04/08/2005 12:00AM

Online betting here to stay


NEW YORK - An appeals court of the World Trade Organization issued a 138-page ruling Thursday in Geneva, Switzerland, that both supporters and opponents of Internet gambling are hailing as a landmark decision. Both sides in the dispute are claiming victory, and even the press can not seem to decide who prevailed.

"U.S. Limits on Internet Gambling are Backed," said the headline in The New York Times, while The Times of London's take was, "Antigua Wins Big in Online Gambling Case."

About the only thing both sides can agree on is that a revision of American laws on offtrack betting is now likely.

The matter stems from a David-and-Goliath faceoff between the United States Department of Justice and the tiny Caribbean island of Antigua, whose 108 square miles are home to about 75,000 people. A decade ago, Antigua began courting operators of offshore betting companies to relocate there. Several did, and provided sorely needed jobs and government revenue while transacting much of their business with American customers.

The Justice Department, howling about morality, responded by attempting to prosecute Americans involved in operating the companies and issued threatening memos to banks handling credit-card transactions and newspapers and Internet search engines carrying information and advertisements for these legal, regulated businesses. In 2003, Antigua filed a complaint with the WTO, saying that the U.S. was violating global trade laws.

The little island that could won a stunning victory when the WTO ruled in its favor last November, but the United States appealed that initial ruling, leading to Thursday's debated decision. The appellate panel ruled that the United States was entitled to an exception from WTO rules, under international law permitting special regulations if they are need to protect "public morals" and "public order."

In other words, there could be widespread moral decay and rioting in American streets if Americans, who bet billions each year in state-sponsored casinos and lotteries, were also allowed to bet on their computers with a company in Antigua. The government hung much of its argument on its usual money-laundering argument, claiming that allowing Americans to wager would uniquely enable organized crime to hide its assets, despite the lack of any evidence that the Antigua betting companies were involved in such activities.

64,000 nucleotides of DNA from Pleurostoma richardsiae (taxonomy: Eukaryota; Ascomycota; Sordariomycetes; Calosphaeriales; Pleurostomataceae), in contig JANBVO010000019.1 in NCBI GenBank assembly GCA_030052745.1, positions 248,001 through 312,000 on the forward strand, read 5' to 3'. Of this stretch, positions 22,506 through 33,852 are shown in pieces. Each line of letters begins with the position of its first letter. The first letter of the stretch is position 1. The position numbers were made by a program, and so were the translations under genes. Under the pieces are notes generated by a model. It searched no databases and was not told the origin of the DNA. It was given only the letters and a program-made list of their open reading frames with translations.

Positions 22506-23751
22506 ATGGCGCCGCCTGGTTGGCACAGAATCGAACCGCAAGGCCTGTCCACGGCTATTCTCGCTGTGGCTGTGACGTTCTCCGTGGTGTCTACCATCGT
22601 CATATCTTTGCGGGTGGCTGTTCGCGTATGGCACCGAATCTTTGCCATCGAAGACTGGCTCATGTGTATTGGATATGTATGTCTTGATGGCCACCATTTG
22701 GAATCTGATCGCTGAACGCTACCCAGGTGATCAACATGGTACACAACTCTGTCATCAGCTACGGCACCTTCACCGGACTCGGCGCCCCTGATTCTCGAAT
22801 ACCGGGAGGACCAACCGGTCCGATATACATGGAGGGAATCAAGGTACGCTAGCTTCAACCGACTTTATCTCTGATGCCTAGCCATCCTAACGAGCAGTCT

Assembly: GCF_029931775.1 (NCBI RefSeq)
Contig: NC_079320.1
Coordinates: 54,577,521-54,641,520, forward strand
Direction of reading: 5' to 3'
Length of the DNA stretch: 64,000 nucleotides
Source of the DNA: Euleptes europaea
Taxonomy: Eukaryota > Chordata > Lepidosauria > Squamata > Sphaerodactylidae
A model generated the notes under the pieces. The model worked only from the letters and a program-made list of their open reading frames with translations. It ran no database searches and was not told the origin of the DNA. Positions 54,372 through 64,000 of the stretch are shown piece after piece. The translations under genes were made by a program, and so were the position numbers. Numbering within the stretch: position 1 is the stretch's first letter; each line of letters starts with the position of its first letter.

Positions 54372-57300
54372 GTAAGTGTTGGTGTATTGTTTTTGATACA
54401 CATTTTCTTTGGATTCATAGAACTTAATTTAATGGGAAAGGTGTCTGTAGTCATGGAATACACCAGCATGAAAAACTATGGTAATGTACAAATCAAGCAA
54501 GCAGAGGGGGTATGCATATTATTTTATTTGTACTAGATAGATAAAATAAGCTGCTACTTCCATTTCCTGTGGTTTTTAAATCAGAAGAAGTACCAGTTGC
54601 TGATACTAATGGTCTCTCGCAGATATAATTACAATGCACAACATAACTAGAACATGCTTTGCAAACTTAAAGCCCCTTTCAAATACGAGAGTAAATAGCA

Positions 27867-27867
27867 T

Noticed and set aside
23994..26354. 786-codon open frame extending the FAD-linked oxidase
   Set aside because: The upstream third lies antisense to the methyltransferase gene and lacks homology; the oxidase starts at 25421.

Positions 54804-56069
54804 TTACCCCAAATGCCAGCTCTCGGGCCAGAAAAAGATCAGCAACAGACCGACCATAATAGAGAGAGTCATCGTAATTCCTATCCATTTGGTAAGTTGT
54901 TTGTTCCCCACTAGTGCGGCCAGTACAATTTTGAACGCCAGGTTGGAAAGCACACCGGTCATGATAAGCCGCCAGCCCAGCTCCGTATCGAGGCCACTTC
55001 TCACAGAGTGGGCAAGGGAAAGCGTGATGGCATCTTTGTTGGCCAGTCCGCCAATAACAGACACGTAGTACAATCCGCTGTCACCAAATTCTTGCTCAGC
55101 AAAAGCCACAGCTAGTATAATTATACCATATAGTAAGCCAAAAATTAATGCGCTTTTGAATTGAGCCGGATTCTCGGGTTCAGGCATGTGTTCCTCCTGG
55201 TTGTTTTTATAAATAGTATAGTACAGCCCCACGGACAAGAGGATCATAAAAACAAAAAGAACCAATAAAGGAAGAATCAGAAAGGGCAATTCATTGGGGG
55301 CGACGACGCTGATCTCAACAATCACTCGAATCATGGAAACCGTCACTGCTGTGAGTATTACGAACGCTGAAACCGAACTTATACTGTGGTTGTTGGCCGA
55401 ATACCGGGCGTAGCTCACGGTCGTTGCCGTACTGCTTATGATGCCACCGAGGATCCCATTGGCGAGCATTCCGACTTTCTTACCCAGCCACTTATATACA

The WTO appeals panel, however, did not entirely buy the government's case. It affirmed that the United States generally does have to allow gambling across international borders in a free-trade environment. It also specifically cited the Interstate Horse Racing Act as discriminatory for allowing in-home computer betting on racing but only allowing transactions through American-based companies.

The U.S. trade representative, Peter Allgeier, said in a statement that the most important part of the ruling is that it "affirms that WTO members can protect the public from organized crime and other dangers associated with Internet gambling."

Attorneys for the Antiguans say that they believe the ruling is less definitive than that and will at least end the prosecution of the Antiguan operators and the Justice Department's actions against Internet search engines, credit-card companies, and publishers.

Where the matter goes next is anyone's guess. The prospect of letting lawmakers tinker with the Interstate Horse Racing Act should make anyone queasy, as they are apt to get it wrong and end up erecting new hurdles to simulcasting and international betting. If the United States does not follow the WTO's ruling, it would theoretically face trade sanctions from Antigua, but this is like saying that a billionaire faces economic reprisals from his gardener.

There are two lessons here for the racing industry.

The first is to remain judicious, if not downright skeptical, in reacting to government pressure regarding gambling policy. Just because the Justice Department thinks every offtrack betting operation is a laundry for organized-crime receipts does not mean that racing should continue its recent policy of refusing bets from legitimate operators who have not been accused, much less convicted, of any wrongdoing.

The second is to swallow hard, acknowledge the arrival of the 21st century, and accept that the genie of online betting is never going back in the bottle. Rather than trying to block access to Internet wagering on its product, the industry should be considering why people are going online and offshore in the first place - lower prices and better technology - and begin offering a superior product of its own rather then demonizing its competitors.